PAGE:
April 12, 2006

Are immigrants hypomanic marvels or mentally ill or nothing special?

Psychiatrist John D. Gartner, whose book on hypomania I wrote about last year, has a dubious op-ed in the Washington Post:

"A Nation Built on Immigrant Genes"
By John D. Gartner

If you've been following the big immigration debate, you might get the impression that the primary economic advantage of liberal economic immigration policies is that they supply America with low-wage workers willing to do grueling, unskilled jobs that native-born Americans won't touch. Not true: They are the source of America's success.

The secret to America's wealth is that we were settled by restless, driven, overconfident, risk-taking dreamers. As I have explained in a book on the subject, these traits are all signs of a genetically based, mildly manic temperament, which is not a mental illness, called hypomania.

Hypomanic traits have been part of the American character since the country's beginning. In the 1830s, Tocqueville noted that Americans were "restless in the midst of abundance," always moving, always working and perpetually hurling themselves into one new business venture after another. Not coincidentally, in my research, I found that entrepreneurs have these same traits.

This is one of these Rube Goldberg theories that has a whole of lot of moving parts that all have to be in sync for it to be true.

- Is hypomania associated with economic dynamism? We don't know, but his theory isn't too implausible.

- But is hypomania -- that knife-edge balance between mania and depression that only a few people like Teddy Roosevelt enjoy for most of their lives -- highly heritable? Or do descendents tend to suffer manic-depression? Or do descendents quickly regress back toward the mediocre mean?

I've read Gartner's book and he doesn't know. His best chapter is on the family of MGM mogul Louis Mayer, who may have been a legitimate hypomanic, and his son-in-law David O. Selznick, who, during a manic high several years in length, made "Gone with the Wind" and "Rebecca," but then crashed into a depression that lasted the final 25 years of his life until his death at 63, in which he didn't get much done. Their descendents have been talented people, but not particularly productive, burdened as they are by inherited mental illness.

My guess is that the optimal form of hypomania (the kind not associated with manic depression), if it even exists (see below), is not driven by a particular gene that can be inherited, but that it's an "emergent" property of the lucky combination of a lot of different genes, and that it tends to get shuffled away in future generations.

- Are immigrant countries particularly blessed with economically dynamic genes? The U.S. is hardly the only immigrant country in the world. Does Argentina have a dynamic economy because it has lots of immigrant genes? Oh, wait, it doesn't have a dynamic economy. How about France? That has always been the most immigrant-friendly country in Europe, as names like Zola and Sarkozy suggest. How about Canada? New Zealand?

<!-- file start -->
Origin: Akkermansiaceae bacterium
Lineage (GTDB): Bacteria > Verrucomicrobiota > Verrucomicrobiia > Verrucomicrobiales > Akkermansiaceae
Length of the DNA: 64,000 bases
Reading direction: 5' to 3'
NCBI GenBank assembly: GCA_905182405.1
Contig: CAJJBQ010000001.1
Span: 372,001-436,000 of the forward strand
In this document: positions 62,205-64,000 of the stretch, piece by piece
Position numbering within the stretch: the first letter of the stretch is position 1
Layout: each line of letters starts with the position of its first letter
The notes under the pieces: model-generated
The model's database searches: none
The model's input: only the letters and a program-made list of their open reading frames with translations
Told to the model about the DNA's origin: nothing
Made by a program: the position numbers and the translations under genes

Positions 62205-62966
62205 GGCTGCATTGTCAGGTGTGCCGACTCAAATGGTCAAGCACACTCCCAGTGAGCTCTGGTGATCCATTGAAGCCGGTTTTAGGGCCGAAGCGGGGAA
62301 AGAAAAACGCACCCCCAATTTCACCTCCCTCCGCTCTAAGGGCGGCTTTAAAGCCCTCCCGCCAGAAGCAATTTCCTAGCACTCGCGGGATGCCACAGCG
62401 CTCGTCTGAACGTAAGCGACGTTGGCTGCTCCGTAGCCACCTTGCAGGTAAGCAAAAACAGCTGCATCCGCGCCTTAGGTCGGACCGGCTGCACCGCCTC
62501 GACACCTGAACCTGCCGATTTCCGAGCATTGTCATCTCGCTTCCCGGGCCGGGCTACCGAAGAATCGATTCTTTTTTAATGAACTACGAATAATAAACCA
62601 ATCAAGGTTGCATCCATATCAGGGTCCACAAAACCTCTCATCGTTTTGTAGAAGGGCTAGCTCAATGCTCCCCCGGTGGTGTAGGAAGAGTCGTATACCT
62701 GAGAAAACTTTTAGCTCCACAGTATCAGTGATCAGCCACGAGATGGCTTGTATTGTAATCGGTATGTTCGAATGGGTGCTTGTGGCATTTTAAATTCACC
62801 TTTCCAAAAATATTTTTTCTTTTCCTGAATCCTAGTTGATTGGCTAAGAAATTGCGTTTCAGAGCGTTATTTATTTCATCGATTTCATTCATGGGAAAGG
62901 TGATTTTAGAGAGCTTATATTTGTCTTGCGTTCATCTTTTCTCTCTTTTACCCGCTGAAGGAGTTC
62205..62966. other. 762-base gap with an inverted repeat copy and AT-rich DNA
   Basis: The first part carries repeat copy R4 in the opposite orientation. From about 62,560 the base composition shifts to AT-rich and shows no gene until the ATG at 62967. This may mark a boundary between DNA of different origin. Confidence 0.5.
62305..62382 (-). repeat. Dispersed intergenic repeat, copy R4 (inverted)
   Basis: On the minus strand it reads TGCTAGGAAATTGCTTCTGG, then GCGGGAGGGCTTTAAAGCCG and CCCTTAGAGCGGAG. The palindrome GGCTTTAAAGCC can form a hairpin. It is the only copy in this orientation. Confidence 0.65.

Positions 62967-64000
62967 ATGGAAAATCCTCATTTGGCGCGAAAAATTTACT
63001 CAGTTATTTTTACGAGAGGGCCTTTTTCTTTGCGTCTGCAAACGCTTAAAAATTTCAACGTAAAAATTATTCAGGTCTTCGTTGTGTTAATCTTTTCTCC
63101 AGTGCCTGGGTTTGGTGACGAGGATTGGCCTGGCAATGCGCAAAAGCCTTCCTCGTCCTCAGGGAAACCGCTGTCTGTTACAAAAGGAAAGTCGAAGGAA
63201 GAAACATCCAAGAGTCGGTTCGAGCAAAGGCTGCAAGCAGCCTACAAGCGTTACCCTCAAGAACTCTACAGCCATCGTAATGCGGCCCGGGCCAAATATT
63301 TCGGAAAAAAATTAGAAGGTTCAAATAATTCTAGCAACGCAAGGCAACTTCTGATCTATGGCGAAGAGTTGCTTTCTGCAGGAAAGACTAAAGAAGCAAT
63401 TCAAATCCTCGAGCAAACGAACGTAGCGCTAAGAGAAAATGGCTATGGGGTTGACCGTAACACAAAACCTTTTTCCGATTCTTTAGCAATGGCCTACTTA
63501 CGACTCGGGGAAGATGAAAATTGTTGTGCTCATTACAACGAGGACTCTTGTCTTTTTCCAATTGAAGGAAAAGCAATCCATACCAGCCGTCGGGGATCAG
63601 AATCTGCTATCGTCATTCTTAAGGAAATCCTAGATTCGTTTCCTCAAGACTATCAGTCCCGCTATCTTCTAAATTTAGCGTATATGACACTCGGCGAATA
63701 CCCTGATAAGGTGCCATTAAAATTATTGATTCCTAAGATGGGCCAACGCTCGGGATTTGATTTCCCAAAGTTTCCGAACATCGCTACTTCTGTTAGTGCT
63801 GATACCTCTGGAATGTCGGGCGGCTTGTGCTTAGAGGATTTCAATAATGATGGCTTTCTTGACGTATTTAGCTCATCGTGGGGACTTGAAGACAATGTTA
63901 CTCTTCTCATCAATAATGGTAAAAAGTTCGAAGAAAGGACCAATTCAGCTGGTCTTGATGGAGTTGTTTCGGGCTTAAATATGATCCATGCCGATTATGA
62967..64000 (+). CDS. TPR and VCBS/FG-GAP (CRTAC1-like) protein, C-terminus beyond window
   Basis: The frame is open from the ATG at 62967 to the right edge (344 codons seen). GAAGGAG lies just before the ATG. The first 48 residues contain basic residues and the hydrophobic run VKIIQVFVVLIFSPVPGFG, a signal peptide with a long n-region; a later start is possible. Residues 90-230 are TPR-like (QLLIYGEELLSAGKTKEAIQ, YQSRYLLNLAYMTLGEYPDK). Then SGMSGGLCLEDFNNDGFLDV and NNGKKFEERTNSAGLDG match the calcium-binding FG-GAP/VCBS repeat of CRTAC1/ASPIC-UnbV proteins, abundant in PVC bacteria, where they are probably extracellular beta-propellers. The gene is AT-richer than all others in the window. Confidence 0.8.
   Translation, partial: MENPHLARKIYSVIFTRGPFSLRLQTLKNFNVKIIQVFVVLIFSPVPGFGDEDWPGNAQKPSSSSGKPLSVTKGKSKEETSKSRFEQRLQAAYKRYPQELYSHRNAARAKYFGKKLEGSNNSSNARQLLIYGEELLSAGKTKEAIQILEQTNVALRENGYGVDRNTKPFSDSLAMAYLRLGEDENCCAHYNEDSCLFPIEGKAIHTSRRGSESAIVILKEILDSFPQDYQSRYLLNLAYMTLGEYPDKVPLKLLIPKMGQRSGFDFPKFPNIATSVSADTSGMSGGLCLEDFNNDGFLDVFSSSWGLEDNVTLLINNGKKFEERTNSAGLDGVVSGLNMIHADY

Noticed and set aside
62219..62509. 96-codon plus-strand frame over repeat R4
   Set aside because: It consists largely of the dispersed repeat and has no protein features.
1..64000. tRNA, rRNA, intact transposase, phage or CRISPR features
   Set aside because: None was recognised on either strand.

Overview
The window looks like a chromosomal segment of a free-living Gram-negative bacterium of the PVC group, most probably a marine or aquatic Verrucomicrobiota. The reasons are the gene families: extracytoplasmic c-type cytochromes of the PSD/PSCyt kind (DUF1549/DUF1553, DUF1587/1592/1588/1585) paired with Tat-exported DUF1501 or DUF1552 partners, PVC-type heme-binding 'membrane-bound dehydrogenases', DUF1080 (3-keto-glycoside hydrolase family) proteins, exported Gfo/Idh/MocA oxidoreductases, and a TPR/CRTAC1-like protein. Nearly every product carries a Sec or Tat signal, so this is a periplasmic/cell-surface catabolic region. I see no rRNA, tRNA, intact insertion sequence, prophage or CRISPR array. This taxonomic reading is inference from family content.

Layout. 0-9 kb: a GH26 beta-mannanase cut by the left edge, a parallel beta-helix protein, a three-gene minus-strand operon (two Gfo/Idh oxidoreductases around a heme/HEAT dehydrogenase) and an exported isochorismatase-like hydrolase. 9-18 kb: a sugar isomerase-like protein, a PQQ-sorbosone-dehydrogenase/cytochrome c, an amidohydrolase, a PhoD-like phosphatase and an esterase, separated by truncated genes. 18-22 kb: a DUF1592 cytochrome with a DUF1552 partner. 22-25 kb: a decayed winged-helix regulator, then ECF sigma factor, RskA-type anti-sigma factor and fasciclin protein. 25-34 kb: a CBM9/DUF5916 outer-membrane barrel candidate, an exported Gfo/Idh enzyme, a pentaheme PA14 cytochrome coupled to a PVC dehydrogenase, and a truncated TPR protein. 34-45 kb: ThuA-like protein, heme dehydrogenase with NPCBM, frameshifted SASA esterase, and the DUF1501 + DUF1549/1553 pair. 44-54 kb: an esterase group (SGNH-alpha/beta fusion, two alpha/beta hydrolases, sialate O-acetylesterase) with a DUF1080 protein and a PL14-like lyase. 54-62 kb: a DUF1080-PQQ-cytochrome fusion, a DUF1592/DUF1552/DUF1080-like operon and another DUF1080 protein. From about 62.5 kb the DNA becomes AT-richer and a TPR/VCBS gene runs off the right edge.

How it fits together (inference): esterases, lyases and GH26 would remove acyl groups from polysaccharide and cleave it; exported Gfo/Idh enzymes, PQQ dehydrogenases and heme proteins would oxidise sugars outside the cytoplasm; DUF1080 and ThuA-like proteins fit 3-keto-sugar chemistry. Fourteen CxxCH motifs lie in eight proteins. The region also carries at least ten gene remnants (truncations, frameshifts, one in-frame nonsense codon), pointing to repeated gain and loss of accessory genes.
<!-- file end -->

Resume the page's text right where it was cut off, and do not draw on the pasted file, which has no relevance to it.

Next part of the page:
What's the fastest growing economy in the world? China. What percentage of China's population are immigrants? 0.0001%?

The most economically dynamic country in Europe over the last decade has been Ireland, which, under Gartner's theory, should have been more depleted of good genes by massive emigration than any other country on earth.

- Do the most dynamic people immigrate? Or do they stay home and succeed while the failures immigrate?

We actually know quite a lot about immigrants from Mexico, which is what the current political controversy is largely about. In the view of Mexicans in Mexico, on the whole, those who emigrate to America are people who don't have what it takes to make it in Mexico. So, they come to America where life is easier. In contrast, almost nobody from the middle or upper classes in Mexico leaves Mexico. They like it there.

- Does hypomania really exist? Gartner lists the following as hypomanics: Christopher Columbus, John Winthrop, Alexander Hamilton, Andrew Carnegie, and Louis B. Mayer. But, it's very hard to tell the difference between hypomanics and people who are simply superior in energy and health to you and me. It's reasonable to call people hypomanic who are normally highly energetic but sane, but now and then go over the edge into depression, like Ross Perot, did when he suddenly disappeared for several months while leading the race for President in 1992, or as the normally energetic but self-disciplined Tom Cruise did when he notoriously "jumped the couch" last year when he went all manic about his engagement to Katie Holmes. In other words, these are people with manic-depressive tendencies, but who most of the time are high-functioning.

But, what about people who are highly energetic all the time, without ever breaking down? Unlike the many comedians who are depressive, Bob Hope was up all the time. But does that make him hypomanic or just extremely healthy? Hope was touring as a stand-up comedian when he was 90 and lived to be 100.

Was Ben Franklin hypomanic or was he "just" a great man?

Energy is perhaps the most important characteristic shared by most celebrities. Consider why Britney Spears is a huge celebrity. My wife saw her sister on a TV talk show. She came out and sang a song in a voice just like Britney's, but then the hosts just wanted to talk about her sister. She said something revealing, "Britney just has so much more energy than I do. She goes to bed later and gets up earlier. Nothing wears her down." And that's the last I ever heard of her sister, who just has a normal amount of energy.

So, I would argue that the term hypomania should be restricted to people who are doing great at present but have had tendencies toward manic-depression.

My published articles are archived at iSteve.com -- Steve Sailer

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